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  • Matchbox Garden November Update

    Halloween And Snow, Oh My! I hope you all had a great Halloween, Samhain, and/or Día de los Muertos! Taking kids out to trick or treat, celebrating the high holiday of Samhain, or honouring and paying tribute to the ancestors, are all wonderful ways to have fun and connect with family and community at this time of year. In our area we even had some heavy flurries at the beginning of the night! As the days get shorter and colder we are reminded of the importance of rest and reflection to help us move forward in life. The garden rests and so do the gardeners. This is also a perfect time of year to think about how you can improve your soil for next season. There are lots of options out there from rock dust to mycorrhiza to help enliven your soil organically. To learn a little bit more about this, skip down to our November Growing Guide. For some other learning while we break from gardening, you can watch this tomato seedling video below. If you are thinking about doing your own seedlings this year, be sure to save this edition and come back to it when you're ready to transplant your own tomatoes. Matchbox Garden Update We have so much seed and it's ready to be packed up and shipped to you! The month of October was busy with seed cleaning, seed packing, and germination tests. This process ensures all the seed leaving the farm is up to the task of helping you create a bountiful garden! To get your seed for next year, click the Seed Shop button below. It certainly was a strange feeling cleaning the last commercial batches of seed this fall knowing that life will be much different this time next year. While I am not ready to share all the changes happening around here, I can tell you that I am looking forward with great optimism and excitement to the next chapter. I have the privilege of staying within the organic farming sector and working with new people on some exciting projects. This new opportunity also means that I will no longer be producing seedlings for the public. It has been such a joy to grow plants for you all over these many years. As you plan your own gardens for next year and begin to look for new sources to purchase your seedlings, I invite you to check out Trout Lily Nurseries and Urban Harvest Seeds. Both of these companies are women owned, certified organic, established farms that produce quality plants for gardeners. You can find their plants at locations from Guelph and Rockwood(Trout Lily) all the way east to Warkworth and Peterborough(Urban Harvest). Both of these farms bring plants into the GTA as well. As we move into the last 2 months of 2023, you can expect one more newsletter from me with a few more bits of advice and garden tips to help you get ready for 2024. If you have any questions, please feel free to reach out! November Growing Guide A little lesson on mycorrhizae fungi! This is not a topic I have shared about before in any great detail, however, after having an inspirational conversation with owner and founder of Root Rescue, Bob Reeves, I feel compelled to share some of his knowledge with you this month. Mycorrhizae is a type of fungi that can be dated back 450 million years and plays a crucial role in plant life. Mycorrhizae operate in a symbiotic relationship with plants, attaching themselves to root systems and converting excess carbohydrates produced by the plant host through photosynthesis, into food. In return the mycorrhizae absorb nutrients and minerals from the soil and pass them along to the plant. In both cases each species makes otherwise inaccessible food readily available for the other. In the garden a healthy community of mycorrhizae make the difference of healthy and abundant plants. They also do this around the entire globe for almost all plant and tree species. There is so much to learn about these wonderful givers of life and the symbiotic relationships that define their existence! If you want to learn more, I highly recommend checking out Bob's videos and explanations over at Root Rescue. Holiday Season Is Around The Corner Choose From 13 Seed Collection Gift Boxes For Your Favourite Gardeners The gift that keeps giving long after the holidays have passed, my seed collections are designed with special themes in mind such as the Herb Garden, Babies First Foods, or Heirloom Tomatoes. To view my full line of gift box seed collections, click the button below.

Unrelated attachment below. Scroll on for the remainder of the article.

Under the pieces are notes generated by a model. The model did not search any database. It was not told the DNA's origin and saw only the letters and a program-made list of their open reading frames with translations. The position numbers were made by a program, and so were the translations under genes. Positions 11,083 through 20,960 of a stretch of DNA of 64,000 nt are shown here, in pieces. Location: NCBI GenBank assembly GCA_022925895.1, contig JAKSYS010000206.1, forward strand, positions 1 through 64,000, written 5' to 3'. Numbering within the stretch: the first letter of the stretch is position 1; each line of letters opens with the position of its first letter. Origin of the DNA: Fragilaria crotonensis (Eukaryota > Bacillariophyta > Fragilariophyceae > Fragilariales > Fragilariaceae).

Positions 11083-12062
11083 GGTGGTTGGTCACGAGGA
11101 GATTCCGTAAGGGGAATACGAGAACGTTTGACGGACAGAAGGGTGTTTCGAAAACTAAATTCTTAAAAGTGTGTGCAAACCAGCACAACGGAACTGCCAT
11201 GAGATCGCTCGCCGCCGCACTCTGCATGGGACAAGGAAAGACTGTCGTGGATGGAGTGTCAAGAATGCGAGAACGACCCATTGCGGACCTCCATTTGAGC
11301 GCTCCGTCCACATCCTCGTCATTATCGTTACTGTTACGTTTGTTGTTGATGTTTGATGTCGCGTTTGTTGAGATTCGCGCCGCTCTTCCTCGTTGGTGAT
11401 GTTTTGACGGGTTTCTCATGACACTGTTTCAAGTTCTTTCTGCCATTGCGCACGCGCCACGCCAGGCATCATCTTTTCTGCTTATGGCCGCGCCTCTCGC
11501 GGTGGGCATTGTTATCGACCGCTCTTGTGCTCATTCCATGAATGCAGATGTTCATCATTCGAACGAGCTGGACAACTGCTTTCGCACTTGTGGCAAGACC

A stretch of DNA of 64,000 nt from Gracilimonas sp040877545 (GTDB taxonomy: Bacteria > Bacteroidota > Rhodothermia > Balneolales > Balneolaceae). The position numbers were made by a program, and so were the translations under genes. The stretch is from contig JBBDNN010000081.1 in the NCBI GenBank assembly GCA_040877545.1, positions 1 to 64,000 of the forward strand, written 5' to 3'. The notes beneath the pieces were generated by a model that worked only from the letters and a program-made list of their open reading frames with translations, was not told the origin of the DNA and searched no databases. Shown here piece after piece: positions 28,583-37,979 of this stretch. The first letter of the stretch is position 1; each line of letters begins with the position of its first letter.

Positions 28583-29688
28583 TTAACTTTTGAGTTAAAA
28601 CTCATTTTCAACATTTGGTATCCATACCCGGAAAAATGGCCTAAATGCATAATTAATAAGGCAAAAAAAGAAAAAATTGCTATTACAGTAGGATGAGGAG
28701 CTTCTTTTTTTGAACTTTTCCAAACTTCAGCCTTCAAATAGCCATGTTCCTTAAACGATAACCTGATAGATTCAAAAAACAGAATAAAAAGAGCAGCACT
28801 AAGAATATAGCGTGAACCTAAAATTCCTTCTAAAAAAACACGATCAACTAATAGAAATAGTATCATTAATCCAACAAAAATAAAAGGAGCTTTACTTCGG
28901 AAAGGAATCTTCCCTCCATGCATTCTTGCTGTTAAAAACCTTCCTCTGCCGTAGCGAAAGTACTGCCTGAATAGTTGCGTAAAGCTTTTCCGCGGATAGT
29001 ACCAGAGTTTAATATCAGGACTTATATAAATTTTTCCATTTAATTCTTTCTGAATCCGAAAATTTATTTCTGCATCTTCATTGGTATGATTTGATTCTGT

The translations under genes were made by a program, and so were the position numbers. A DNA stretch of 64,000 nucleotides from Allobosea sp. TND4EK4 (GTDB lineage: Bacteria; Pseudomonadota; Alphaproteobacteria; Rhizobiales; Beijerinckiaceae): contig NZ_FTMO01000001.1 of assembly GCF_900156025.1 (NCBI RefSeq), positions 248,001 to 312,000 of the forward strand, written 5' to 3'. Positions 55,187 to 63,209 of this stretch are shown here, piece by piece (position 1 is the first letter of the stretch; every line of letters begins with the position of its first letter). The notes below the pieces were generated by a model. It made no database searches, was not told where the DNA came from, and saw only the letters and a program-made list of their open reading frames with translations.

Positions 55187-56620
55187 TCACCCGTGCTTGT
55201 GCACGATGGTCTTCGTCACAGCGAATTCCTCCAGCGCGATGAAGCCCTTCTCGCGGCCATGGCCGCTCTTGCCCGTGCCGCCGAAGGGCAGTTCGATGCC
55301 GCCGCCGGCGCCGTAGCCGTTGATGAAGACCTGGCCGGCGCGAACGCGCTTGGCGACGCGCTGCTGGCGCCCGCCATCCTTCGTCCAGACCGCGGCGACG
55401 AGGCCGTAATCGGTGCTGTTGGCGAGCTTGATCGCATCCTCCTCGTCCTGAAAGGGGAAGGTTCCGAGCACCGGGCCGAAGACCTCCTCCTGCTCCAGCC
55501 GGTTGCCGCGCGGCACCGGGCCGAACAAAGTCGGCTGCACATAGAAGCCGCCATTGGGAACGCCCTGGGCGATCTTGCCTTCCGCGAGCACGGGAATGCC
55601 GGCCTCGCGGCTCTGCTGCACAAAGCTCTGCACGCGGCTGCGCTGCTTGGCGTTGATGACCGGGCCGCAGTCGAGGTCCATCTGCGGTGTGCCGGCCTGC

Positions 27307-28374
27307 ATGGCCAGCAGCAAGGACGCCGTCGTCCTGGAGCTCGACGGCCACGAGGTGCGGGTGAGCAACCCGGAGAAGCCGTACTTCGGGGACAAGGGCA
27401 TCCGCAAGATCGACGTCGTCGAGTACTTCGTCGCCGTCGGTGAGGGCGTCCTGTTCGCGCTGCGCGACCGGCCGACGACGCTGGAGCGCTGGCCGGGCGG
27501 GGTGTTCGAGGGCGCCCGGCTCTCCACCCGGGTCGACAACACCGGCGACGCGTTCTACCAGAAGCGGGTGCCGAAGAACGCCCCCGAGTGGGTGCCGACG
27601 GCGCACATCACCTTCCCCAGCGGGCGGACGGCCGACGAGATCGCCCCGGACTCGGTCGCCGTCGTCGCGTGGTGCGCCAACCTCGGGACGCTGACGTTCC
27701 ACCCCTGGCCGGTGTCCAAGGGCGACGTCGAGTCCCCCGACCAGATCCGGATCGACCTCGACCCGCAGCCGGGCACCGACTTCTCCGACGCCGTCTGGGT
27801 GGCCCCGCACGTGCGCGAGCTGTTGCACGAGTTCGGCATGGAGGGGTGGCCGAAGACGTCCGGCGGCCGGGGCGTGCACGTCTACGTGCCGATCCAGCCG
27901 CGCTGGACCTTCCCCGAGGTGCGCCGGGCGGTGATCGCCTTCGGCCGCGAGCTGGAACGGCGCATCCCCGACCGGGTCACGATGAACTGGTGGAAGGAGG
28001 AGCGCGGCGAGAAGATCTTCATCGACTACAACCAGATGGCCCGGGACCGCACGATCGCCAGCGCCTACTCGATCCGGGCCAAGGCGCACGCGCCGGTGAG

• October Newsletter - The Season Of Transition